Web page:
Lalonquette Gallo-Roman Museum

Lalonquette, France

Located in Northern Bearn in the Atlantic-Pyrenees, the gallo-roman museum of Lalonquette traced the history of a rural gallo-roman house build during the first century and which developed until the fifth century of our era. Supported by an elaborated museography depicting the restored mosaics and thanks to a playful approach illustrated by showcases of the collections, the museum offers to discover the specificities of the villa through several themes (day to day life, aristocratie, agriculture, architecture, etc.).

References:

Comments

Your name



Details

Founded: 0-100 AD
Category: Museums in France
Historical period: Roman Gaul (France)

More Information

www.musee-claracq.com

Rating

4.5/5 (based on Google user reviews)

User Reviews

caro delamarche (14 months ago)
Great museum, the 2 guides we met today were adorable and a big thank you to the charming young lady who was able to adapt her speech to a very young audience
caro delamarche (14 months ago)
Great museum, the 2 guides we met today were adorable and a big thank you to the charming young lady who was able to adapt her speech to a very young audience
Chantal VERDON (14 months ago)
Very interesting visit. We did it with an audio guide and then the guides, passionate about it, came to join us. Tip: book the museum visit due to the covid. Bonus: first visit the museum then reach the site of the Gallo-Roman villa on foot (a few km). Picnic tables and toilets without water Remember to ask the guides in which churches you can see other mosaics (e.g. Taron)
Chantal VERDON (14 months ago)
Very interesting visit. We did it with an audio guide and then the guides, passionate about it, came to join us. Tip: book the museum visit due to the covid. Bonus: first visit the museum then reach the site of the Gallo-Roman villa on foot (a few km). Picnic tables and toilets without water Remember to ask the guides in which churches you can see other mosaics (e.g. Taron)
Coco coco (15 months ago)
Good little museum, good explanations on the site. Go there with walking shoes, there is a path that goes down to the ancient villa. Link between the two well thought out and pleasant.
Powered by Google

Featured Historic Landmarks, Sites & Buildings

Historic Site of the week

Château de Falaise

Château de Falaise is best known as a castle, where William the Conqueror, the son of Duke Robert of Normandy, was born in about 1028. William went on to conquer England and become king and possession of the castle descended through his heirs until the 13th century when it was captured by King Philip II of France. Possession of the castle changed hands several times during the Hundred Years' War. The castle was deserted during the 17th century. Since 1840 it has been protected as a monument historique.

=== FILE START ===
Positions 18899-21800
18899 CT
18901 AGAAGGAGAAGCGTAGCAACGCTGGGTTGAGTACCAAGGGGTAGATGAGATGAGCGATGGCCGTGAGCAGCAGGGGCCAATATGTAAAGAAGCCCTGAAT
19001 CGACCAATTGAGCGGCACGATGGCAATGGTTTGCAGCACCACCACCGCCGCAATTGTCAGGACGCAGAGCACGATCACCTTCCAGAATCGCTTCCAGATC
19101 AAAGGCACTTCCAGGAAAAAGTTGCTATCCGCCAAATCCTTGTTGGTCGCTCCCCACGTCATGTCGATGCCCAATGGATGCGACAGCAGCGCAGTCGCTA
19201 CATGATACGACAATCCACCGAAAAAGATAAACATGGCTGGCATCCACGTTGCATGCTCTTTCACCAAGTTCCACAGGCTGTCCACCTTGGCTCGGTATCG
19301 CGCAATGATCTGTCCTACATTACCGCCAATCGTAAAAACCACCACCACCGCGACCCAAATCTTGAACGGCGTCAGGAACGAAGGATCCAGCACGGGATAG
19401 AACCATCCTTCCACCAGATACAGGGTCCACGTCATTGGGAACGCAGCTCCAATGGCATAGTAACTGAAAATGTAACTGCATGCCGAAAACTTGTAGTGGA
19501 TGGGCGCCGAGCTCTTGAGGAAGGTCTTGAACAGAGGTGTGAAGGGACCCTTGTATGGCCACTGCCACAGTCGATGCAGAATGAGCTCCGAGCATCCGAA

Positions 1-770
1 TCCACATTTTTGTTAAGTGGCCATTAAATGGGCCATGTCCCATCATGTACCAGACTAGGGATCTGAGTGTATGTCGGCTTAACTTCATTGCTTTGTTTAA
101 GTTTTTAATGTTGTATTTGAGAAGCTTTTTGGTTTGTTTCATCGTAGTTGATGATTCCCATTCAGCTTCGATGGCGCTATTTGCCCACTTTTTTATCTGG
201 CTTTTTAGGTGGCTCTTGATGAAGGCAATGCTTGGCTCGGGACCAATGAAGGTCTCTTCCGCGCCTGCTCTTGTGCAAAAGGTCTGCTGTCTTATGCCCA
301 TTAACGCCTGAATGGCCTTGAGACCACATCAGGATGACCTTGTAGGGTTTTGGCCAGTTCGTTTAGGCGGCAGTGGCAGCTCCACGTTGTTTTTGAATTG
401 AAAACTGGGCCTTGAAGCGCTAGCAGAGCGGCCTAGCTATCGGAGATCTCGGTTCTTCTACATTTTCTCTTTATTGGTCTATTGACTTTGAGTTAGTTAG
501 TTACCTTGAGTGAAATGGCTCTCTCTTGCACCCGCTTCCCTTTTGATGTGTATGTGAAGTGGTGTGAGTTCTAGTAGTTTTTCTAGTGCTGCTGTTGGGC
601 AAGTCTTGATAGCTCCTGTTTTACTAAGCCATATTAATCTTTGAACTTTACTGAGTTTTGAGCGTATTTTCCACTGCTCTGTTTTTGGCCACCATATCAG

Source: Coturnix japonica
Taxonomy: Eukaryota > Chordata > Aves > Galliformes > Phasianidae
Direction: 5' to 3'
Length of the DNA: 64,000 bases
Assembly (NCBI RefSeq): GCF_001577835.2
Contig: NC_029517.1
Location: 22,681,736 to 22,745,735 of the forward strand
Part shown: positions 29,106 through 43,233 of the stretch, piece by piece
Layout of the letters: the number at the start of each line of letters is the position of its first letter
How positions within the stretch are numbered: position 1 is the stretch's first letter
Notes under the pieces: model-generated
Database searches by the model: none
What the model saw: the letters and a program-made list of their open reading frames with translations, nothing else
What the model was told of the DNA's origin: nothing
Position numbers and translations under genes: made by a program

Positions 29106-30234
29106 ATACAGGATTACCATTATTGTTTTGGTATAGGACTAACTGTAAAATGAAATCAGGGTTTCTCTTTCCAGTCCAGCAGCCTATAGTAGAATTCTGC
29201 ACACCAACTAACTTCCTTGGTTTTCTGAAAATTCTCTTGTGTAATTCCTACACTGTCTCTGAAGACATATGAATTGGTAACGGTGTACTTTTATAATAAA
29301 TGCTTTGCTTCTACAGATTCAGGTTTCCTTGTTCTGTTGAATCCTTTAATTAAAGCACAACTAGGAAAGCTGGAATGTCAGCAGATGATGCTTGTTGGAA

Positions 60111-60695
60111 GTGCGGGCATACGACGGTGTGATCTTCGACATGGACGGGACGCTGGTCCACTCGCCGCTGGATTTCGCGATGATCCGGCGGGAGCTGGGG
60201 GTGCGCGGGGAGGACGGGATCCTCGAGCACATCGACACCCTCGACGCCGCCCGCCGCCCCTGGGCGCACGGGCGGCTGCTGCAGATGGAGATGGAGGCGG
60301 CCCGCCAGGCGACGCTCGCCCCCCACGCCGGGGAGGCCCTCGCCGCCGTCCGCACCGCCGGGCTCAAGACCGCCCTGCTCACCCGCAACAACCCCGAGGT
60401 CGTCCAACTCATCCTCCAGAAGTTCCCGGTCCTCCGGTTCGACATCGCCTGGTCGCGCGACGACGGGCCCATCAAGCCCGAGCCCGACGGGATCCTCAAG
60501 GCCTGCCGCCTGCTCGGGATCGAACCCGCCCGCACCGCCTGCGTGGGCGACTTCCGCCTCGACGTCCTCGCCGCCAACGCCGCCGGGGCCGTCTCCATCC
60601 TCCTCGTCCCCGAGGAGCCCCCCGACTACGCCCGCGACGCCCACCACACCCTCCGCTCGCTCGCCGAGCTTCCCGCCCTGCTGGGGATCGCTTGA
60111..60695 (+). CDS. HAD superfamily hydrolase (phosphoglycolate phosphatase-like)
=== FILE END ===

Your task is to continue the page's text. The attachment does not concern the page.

The castle (12th–13th century), which overlooks the town from a high crag, was formerly the seat of the Dukes of Normandy. The construction was started on the site of an earlier castle in 1123 by Henry I of England, with the 'large keep' (grand donjon). Later was added the 'small keep' (petit donjon). The tower built in the first quarter of the 12th century contained a hall, chapel, and a room for the lord, but no small rooms for a complicated household arrangement; in this way, it was similar to towers at Corfe, Norwich, and Portchester, all in England. In 1202 Arthur I, Duke of Brittany was King John of England's nephew, was imprisoned in Falaise castle's keep. According to contemporaneous chronicler Ralph of Coggeshall, John ordered two of his servants to mutilate the duke. Hugh de Burgh was in charge of guarding Arthur and refused to let him be mutilated, but to demoralise Arthur's supporters was to announce his death. The circumstances of Arthur's death are unclear, though he probably died in 1203.

In about 1207, after having conquered Normandy, Philip II Augustus ordered the building of a new cylindrical keep. It was later named the Talbot Tower (Tour Talbot) after the English commander responsible for its repair during the Hundred Years' War. It is a tall round tower, similar design to the towers built at Gisors and the medieval Louvre.Possession of the castle changed hands several times during the Hundred Years' War. The castle was deserted during the 17th century. Since 1840, Château de Falaise has been recognised as a monument historique by the French Ministry of Culture.

A programme of restoration was carried out between 1870 and 1874. The castle suffered due to bombardment during the Second World War in the battle for the Falaise pocket in 1944, but the three keeps were unscathed.